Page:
Wednesday, 12 August 2009
Rockin' Song of the Week No.61 - Willie & the Poor Boys
Willie & the Poor Boys - Saturday Night
When you consider who the musicians are that make up Willie & the Poor Boys, it's surprising that they weren't actually better than they were. Don't get me wrong, some of the stuff is great, but there's a fair bit that sounds like they're going through the motions. I dare say they all loved it and it was one of those labour of loves where the wine flowed and the backs were constantly slapped. They'd make one hell of a pub band, but what pub would be big enough to house this lot. Bill Wyman - bass, vocals, Charlie Watts - drums, Andy Fairweather Low - guitar, vocals, Chris Rea - vocals, Geraint Watkins - keyboards, vocals, Mickey Gee - guitar, vocals, Terry Williams - drums, Ray Cooper - percussion, Jimmy Page - guitar, Paul Rodgers - vocals. I know they've all got credentials, but the star of the show for me is Geraint Watkins. I'm probably biased but sod it, the likes of Wyman, Rea and Jimmy Page don't need boosting.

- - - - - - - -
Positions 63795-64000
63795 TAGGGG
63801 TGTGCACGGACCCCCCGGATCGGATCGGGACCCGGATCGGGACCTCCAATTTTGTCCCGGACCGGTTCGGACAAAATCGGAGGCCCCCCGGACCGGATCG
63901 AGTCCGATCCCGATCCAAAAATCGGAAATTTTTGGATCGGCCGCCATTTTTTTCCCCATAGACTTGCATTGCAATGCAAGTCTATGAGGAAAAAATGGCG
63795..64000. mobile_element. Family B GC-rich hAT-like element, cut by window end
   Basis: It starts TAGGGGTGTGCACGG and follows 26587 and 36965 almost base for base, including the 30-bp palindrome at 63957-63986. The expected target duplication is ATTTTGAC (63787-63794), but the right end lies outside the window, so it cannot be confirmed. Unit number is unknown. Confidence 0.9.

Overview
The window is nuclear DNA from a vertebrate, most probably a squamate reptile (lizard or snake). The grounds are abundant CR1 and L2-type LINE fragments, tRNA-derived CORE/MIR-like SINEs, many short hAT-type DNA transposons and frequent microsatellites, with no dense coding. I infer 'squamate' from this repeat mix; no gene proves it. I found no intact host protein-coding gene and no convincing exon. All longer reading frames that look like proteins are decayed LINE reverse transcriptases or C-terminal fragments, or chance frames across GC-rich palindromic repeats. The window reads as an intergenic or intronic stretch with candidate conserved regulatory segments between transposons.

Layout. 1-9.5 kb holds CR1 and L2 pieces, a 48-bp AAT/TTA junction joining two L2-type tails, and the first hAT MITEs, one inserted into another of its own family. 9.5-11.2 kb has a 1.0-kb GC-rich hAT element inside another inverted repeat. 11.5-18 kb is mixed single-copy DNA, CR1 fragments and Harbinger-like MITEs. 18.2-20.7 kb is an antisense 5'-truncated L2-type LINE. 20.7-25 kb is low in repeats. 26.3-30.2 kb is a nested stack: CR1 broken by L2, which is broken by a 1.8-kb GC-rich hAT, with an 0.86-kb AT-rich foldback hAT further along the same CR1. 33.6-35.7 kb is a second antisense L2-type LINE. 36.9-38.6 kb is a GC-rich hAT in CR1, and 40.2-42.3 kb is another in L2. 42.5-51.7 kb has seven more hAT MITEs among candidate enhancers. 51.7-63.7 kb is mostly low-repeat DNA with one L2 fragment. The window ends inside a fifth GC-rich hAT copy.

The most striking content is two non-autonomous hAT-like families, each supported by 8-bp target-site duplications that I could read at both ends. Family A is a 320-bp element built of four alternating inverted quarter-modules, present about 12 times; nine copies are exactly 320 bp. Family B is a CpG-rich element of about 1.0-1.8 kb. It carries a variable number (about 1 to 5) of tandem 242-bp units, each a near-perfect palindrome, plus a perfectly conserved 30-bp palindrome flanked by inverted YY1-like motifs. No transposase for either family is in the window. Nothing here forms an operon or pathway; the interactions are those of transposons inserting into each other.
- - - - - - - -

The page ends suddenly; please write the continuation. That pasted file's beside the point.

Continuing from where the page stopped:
The Poor Boys boogied their way through a gumbo of rock & roll, country, R&B and soul. It's Geraint Watkins' blorious blast through Roy Brown's Saturday Night that shines above all others. Geriant's vocals have all the exitement of the original and his harsh voice sounds like he's already enjoyed too many such nights. He actually songs a bit, Sunday morning! The horn section and Watkins' own piano lay down a full New Orleans beat, sounding like these British guys were born and bred in the Big Easy. This is rock 'n' roll as it should be played - tight of sound and joyous in nature. Geriant Watkins is a national treasure who should be applauded loudly before he goes the way of Mickey Gee and it's too late.
Recommended listening: Paul Rodgers is pretty good on Otis Redding's These Arms of Mine, Ray Cooper is fine, fine, fine on Lee Dorsey's Can You Hear Me? and would you be surprised that I loved GW's reading of Amos Milburn's Chicken Shack Boogie.